Historical Society, Portland, Oregon, October 28, 1923. iln the Pacific Fur Company Minute Book is this resolution: Resolved that it being necessary to send an express to New York and all the papers and other things being prepared, Mr. Robert Stuart is hereby instructed to have and to take charge of them, with which lie is to go as directly to N. Y. as circumstances will admit, and there to be governed by the directions of Mr. Astor as to the time of his returning to the Northwest coast. It is also resolved that John Day, Benjamin Jones, Francois LeClerc and Andree Vallee accompany Mr. Stuart as far as St. Louis where he is to pay them the balance due each by means of drafts drawn by our W. P. Hunt on John Jacob Astor. June 27, 1812. (Missouri Hist. Soc. MSS.) * 2 Ibid. "Resolved that Robert McClellan having expressed his intention 336 Stella M. Drumm Upon their arrival at St. Louis the men were hailed with great joy. Much anxiety had been felt for the safety of the Astorians, for news of the fate of the ship Tonquin had reached St. Louis in May, 1812. 3 Starvation, and most every other peril had faced this little band of brave men on their return journey over- land, but all their hardships were soon forgotten and great was their enthusiasm over the finding of a new route. The local newspaper in publishing the news of their return said : "The narrative of this event will evince to the world that a journey to the Western Sea will not be considered (within a few years) of much greater im- portance than a trip to New York." This paper further said that "By information received from these gentlemen a journey across the continent of North America might be performed with a waggon, there being no obstruction in the whole route that any person would dare to call a mountain in addition to its being the most direct route to go from this place to the mouth of the Columbia." 4 Not until the spring of 1830, however, were wagons used on the Oregon Trail. When the party reached the Walla Walla river on this return journey they secured horses from the Indians and started off southward and across the Blue Mountains. After leaving the Snake river country they became con- fused and were lost. They suffered almost every hard- ship imaginable. They were followed by a party of hos- tile Crows who stampeded their horses and thus forced of withdrawing from the concern should he not have an augmentation of shares be permitted so to withdraw, and that he be no longer considered a partner of the Pacific Fur Co., nor in any way entitled to any right, etc. arising from his having been a partner. Astoria, March 1, 1812. Ramsay Crooks relinquished all right to the interest he held in the Pacific Fur Co.— to-wit five shares. Also relinquished all profits and emoluments or privileges arising from having been a partner thereof. Binds himself not to engage or be concerned in the Indian trade or in any business whatever which may effect the interest of said Company. May 14, 1812." (Missouri Hist. Soc. MSS.) - 3Letter from Charles Gratiot, St. Louis, May 31, 1812, to John Jacob Astor. (Gratiot Letter Book — Mo. Hist. Soc. MSS.) ^Missouri Gazette, May 8th and 15th, 1813. More About Astorians 337 them to proceed on foot. Being without food for five days, LeClerc suggested that lots be cast to decide which one of the party should be killed and devoured, as the only alternative to death for all. Fortunately this sug- gestion was not adopted. Because of the dangers en- countered on the outward journey they chose a more southerly route, leading to the Platte and thence to the Missouri river, where canoes were secured for the last lap of the arduous journey. The route taken by them, in its greater extent, became later the Oregon Trail. Ramsay Crooks claimed they went through the celebrated South Pass, 5 the discovery of which in later years, has been credited to Fitzpatrick and other, and claimed also by Fremont. How short-lived is popular enthusiasm and hero-wor- ship! During the campaign for Governor of the new State of Missouri, in 1820, the followers of Gen. William Clark urged his election because "he had been to the Pacific Ocean and had seen and faced many hostile In- dians." An opposition paper scornfully printed an edit- orial to the effect that having seen the Pacific Ocean was not a sufficient qualification; that Wilson P. Hunt had also been there, but was considered unfit for a seat in the Constitutional Convention and was actually de- feated. The editor further stated "we doubt very much if Russell Farnham, who has been to the Pacific Ocean, and who is the only man who has circumnavigated the globe overland in northern latitudes, would be thought to be entitled to the office of Governor of Missouri." A few years later when George Shannon was a candidate for United States Senator from Missouri an enthusiastic campaigner boasted of the part he had taken, when a mere youth, in the famous expedition of Lewis and Clark. He was likewise ridiculed and defeated. You all know the story of the struggle, hardships and 5 Letter from Ramsay Crooks to Anthony Dudgeon, New York, Tune 26, 1856. 338 Stella M. Drumm failure of the Pacific Fur Company. Something of the lives of the leaders and a few of the men has been pub- lished, but there is much of interest left to be told. I have selected for comment four of these men, whose lives are of interest to most people. Two of them had unusually romantic and eventful lives. Another gave his name to two streams in the Oregon Country 6 and there, in the language of the old trappers "paid the debt of nature." Still another, though known simply as a guide and hunter, was evidently a man of substance and education. Russel Farnham An oil portrait of this Astorian is hanging in the museum of the Missouri Historical Society at St. Louis, and the label contains this legend : "Walked from Ore- gon to St. Petersburg, 1813-1814." Upon reading this statement one might well exclaim : "Remarkable, if true!" It has been questioned many times, of course, but any one referring to our local his- tories will find it verified. 7 They say that he walked from St. Louis to St. Petersburg. These accounts would be more nearly exact if they did not picture him as walk- ing across the frozen Straits. The truth about Farnham is stranger than fiction, and this fable detracts from, instead of adding to, his just fame. The occasion of this remarkable journey was the desire to avoid capture by the British and to convey im- portant dispatches, and possibly drafts, to Mr. Astor. 8 On November 12, 1813, the remaining partners at As- toria (Hunt being absent) sold out to the North West 6 John Day creek near the mouth of the Columbia, and the John Day river in Eastern Oregon. 7 Darby, John F. — Personal Recollections of Many Prominent People. St. Louis, 1880. . . Shepard, Elihu ft.— Early History of St. Louis and Missouri. St Louis, 1870. 8 Franchere, Gabriel— Narrative of a Voyage to the Northwest Coast of America. Redfield, 1854, pp. 369, 370. More About Astorians 339 Company. The sale brought $58,000. After deducting wages this balance, together with the records, had to be sent to New York. Accordingly, Mr. Hunt on March 18, 1814, together with Farnham, J. C. Halsey, Alfred Seton and Bernard Clapp, embarked on a brig known as the Pedlar. They were compelled to stay at anchor until April 3, 1814, on account of the winds. Farnham was landed at Kamchatka, in Siberia, Halsey at Sitka. Mr. Hunt and Seton remained on the boat, which was cap- tured off the coast of California, and held for two months, The brig Pedlar had been purchased by Mr. Hunt at the Sandwich Islands, after he had waited a long while for the arrival of a ship expected from Mr. Astor. He paid $10,550.00 9 for it, and expected to use it for trans- porting provisions to Astoria, and for carrying away the furs. From Kamchatka, Farnham started on his long jour- ney to New York, walking through Russia and much of Europe. Most accounts say that he sailed from Hamburg to New York, by way of the West Indies. His passport, however, shows that he sailed from the city of Copen- hagen. This passport, dated 10 A. M. October 16, 1816, from the Police Magistrate in the Royal Residence, City of Copenhagen, makes known that the "super-cargo Russel Farnham, 32 years old, born in America, speaks English, is tall of stature, and of medium build, with light curly hair and brown eyes, intends now to journey from this City to the port of Baltimore. My official request is to all and every one whom said Russel Farnham may meet, that they allow him to pass on his journey without hindrance. The pass applies only to this and no other journeys, and here in this City only for three times 24 hours." 9 Ross, Alexander — Adventures of the First Settlers on the Oregon or Columbia River. Thwaites ed. vol. 7, p. 261. Coues, Elliott — New Light on Early History of the Greater Northwest. 340 Stella M. Drumm John F. Darby, who served as the final administrator of the estate of Russel Farnham, says that Farnham had been intrusted with sterling bills on London for about forty thousand dollars, together with various dispatches, that Mr. Hunt had directed him to proceed by way of St. Petersburg, so that the bills might be collected for the benefit of Mr. Astor. "Mr. Farnham, with a small stock of provisions in a pack on his back, started on foot, across the Russian dominions, through that inhospitable country and severe climate to St. Petersburg. On this perilous journey he endured incredible sufferings, from hunger, exposure and want. From dire necessity he was forced to cut and eat the tops off his boots to sustain life. But having been blest with a robust and powerful constitu- tion, which enabled him to meet and endure hardships, and an indomitable will and determination, whereby he was armed to overcome difficulties and dangers, he per- formed a feat which, for personal bravery, danger and daring, has never been equalled by any one man in ancient or modern times. He did that which Ledyard, the great American traveller, acting under instructions from Thomas Jefferson, had failed in twice, viz: to come east (that is, find a passage) from St. Petersburg to the American continent." 10 After Farnham returned to the United States he con- tinued in the employ of Mr. Astor. When the American Fur Company resumed operations after the War of 1812, Farnham bore the brunt of battle during the company's struggle to establish itself on the Missouri. To him be- longs the credit of being the first trader in the employ of the American Fur Company to carry the business of that company into the valley of the Missouri. The American Fur Company's force was largely re- cruited from Montreal, and when Farnham was assigned, in 1817, to manage the business on the Mississippi river and its dependencies, his outfit was composed mainly of 10 Darby, John F. — Personal Recollections. St. Louis, 1880, p. 165. More About Astorians 341 Canadians. The Missouri Fur Company, and more es- pecially Manuel Lisa, made strenuous efforts to keep Mr. Astor and the American Fur Company out of the Missouri country. This jealousy of the St. Louis traders towards Mr. Astor's company seemed to have affected in some degree the officials in the United States Indian Department. An act was passed in 1816 excluding Brit- ish traders, although it did not prevent the engagement of foreigners in the service of American traders. Most of Mr. Astor's engages were Canadians and the author- ities near St. Louis seized upon this circumstance as proof of a violation of the law. Col. Talbot Chambers, of the Rifle Regiment, stationed at Fort Crawford, in Septem- ber, 1817, thought proper to deny foreigners permission to accompany American traders down the Mississippi, and refused to recognize any authority to trade in that country other than the licenses emanating from the Governors of the Missouri and Illinois Territories. He therefore seized upon two boats belonging to the Amer- ican Fur Company in command of Russel Farnham and Daniel Darling. These men and their boats were or- dered to proceed to Fort Bellefontaine (not far from St. Louis) and report to Gen. Clark. Unfortunately Farn- ham had on board two notorious characters, one, a man named St. John, who had boasted of having hoisted on his boat, during the War of 1812, the scalps of three Americans. Farnham and Darling were en route to the DesMoines river to trade, and Col. Chambers insisted that in order to do so they must first obtain a license from Gen. Clark. Chambers permitted the boats to pro- ceed, and gave them a letter to present to the military posts between Fort Crawford and St. Louis. During this passage they were positively prohibited from holding any intercourse with the Indians, save when absolutely necessary to satisfy immediate wants, or to land. Col. Chambers wrote Maj. Morgan that Farnham and Darling "appeared to be hardened rascals." When Farnham and Darling reached Fort Armstrong it was reported that Farnham had declared his intention to commence trading with the Indians three miles below that place. When Maj. Morgan, in command at Fort Armstrong, heard this he put Farnham and his crew under arrest and sent them to St. Louis accompanied by a guard of soldiers under the command of W. S. Blair.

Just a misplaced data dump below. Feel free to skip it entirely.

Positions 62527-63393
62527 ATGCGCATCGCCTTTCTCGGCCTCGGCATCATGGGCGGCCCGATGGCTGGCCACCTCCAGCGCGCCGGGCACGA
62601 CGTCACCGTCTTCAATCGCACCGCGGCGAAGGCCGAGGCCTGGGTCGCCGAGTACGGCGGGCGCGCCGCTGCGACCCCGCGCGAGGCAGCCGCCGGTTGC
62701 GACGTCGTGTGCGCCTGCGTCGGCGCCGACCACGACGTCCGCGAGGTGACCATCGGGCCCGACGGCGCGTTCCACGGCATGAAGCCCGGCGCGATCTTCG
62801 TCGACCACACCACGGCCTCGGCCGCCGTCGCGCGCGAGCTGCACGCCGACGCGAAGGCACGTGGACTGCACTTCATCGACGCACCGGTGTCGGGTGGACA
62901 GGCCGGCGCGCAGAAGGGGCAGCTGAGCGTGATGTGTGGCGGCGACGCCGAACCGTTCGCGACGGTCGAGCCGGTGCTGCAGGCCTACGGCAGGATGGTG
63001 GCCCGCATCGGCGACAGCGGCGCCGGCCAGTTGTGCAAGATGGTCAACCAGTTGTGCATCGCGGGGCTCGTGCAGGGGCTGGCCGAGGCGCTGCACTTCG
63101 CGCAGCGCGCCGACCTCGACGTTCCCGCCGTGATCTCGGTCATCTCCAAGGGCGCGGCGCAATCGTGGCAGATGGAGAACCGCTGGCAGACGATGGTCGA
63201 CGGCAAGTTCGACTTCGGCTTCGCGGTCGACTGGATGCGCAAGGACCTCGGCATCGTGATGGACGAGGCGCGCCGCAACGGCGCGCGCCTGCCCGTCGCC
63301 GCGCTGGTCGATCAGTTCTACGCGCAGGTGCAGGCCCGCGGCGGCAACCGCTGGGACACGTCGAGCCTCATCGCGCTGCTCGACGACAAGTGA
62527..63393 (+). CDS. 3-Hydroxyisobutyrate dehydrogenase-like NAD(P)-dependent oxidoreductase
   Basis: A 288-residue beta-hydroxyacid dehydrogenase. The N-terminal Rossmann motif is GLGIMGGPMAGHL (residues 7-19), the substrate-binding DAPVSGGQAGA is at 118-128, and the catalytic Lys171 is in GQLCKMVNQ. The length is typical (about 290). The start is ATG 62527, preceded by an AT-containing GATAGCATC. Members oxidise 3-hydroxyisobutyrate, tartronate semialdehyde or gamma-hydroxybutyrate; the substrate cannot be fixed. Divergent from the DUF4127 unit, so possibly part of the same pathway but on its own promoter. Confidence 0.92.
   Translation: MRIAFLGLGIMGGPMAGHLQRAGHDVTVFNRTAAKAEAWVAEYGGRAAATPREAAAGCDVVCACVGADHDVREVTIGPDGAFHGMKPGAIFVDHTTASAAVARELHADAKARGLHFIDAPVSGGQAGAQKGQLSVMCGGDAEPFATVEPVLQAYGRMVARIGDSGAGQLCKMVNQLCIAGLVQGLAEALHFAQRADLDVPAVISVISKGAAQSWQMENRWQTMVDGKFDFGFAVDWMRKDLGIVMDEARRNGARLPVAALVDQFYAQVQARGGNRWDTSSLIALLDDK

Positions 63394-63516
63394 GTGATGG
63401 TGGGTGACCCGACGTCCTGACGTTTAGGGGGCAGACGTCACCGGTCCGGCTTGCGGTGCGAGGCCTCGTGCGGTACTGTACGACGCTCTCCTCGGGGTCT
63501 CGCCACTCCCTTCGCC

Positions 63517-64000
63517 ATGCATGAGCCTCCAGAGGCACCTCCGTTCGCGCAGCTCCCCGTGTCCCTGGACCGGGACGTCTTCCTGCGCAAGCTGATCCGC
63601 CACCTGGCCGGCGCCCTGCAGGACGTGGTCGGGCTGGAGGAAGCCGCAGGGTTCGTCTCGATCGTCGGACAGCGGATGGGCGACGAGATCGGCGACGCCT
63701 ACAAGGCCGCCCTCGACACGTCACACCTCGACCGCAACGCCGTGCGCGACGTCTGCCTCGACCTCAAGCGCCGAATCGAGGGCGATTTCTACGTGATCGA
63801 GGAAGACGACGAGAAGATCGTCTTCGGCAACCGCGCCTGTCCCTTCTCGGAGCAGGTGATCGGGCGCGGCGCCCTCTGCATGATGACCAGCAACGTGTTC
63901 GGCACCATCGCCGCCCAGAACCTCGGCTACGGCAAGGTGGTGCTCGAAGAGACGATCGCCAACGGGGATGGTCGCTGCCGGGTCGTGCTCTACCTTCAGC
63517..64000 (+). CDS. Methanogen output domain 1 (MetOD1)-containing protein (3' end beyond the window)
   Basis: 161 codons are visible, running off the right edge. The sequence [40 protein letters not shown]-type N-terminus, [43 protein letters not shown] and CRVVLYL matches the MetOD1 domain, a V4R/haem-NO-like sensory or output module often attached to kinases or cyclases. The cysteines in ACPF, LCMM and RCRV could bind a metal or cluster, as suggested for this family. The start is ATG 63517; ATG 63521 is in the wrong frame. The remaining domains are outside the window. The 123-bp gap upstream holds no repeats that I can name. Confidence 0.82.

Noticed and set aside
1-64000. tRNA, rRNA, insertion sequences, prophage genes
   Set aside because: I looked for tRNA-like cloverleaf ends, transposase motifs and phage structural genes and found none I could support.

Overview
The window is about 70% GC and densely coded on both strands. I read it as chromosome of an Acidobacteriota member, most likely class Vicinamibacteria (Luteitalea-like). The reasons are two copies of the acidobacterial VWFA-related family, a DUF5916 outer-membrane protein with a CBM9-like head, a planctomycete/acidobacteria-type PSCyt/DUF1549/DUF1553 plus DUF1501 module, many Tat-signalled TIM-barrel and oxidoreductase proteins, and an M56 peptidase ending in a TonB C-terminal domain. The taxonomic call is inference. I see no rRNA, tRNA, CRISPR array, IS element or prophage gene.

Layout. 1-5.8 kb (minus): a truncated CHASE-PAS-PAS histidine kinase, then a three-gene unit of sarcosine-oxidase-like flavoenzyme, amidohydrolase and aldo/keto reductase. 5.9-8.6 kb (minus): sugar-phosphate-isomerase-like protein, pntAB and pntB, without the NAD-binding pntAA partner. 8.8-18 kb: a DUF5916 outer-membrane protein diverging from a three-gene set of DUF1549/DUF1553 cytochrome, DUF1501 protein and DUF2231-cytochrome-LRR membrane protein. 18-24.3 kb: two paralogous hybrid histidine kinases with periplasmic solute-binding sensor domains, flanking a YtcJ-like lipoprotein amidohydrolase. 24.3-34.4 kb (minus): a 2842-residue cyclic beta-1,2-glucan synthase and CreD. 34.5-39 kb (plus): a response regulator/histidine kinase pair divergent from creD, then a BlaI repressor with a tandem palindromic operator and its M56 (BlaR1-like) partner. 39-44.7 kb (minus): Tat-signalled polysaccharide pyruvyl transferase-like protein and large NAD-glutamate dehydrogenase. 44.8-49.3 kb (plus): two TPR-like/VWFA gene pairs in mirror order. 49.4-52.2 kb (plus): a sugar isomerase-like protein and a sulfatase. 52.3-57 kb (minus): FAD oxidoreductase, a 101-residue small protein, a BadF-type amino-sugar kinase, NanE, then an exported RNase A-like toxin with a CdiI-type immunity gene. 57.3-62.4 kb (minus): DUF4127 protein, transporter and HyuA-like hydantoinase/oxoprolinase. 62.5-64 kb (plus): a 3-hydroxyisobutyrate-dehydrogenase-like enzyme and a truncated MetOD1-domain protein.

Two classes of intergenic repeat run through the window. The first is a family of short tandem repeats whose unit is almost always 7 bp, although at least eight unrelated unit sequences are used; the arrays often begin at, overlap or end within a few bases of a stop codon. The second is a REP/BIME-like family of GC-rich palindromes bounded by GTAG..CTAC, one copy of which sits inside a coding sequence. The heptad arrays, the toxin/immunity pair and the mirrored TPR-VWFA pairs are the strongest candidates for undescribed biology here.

The matter of the arrest of Farnham and Darling, together with other unjust treatment given the American Fur Company, was presented to the President of the United States, and suit was promptly brought by the company against Col. Chambers. A verdict for $5000.00 damages was recovered.[1]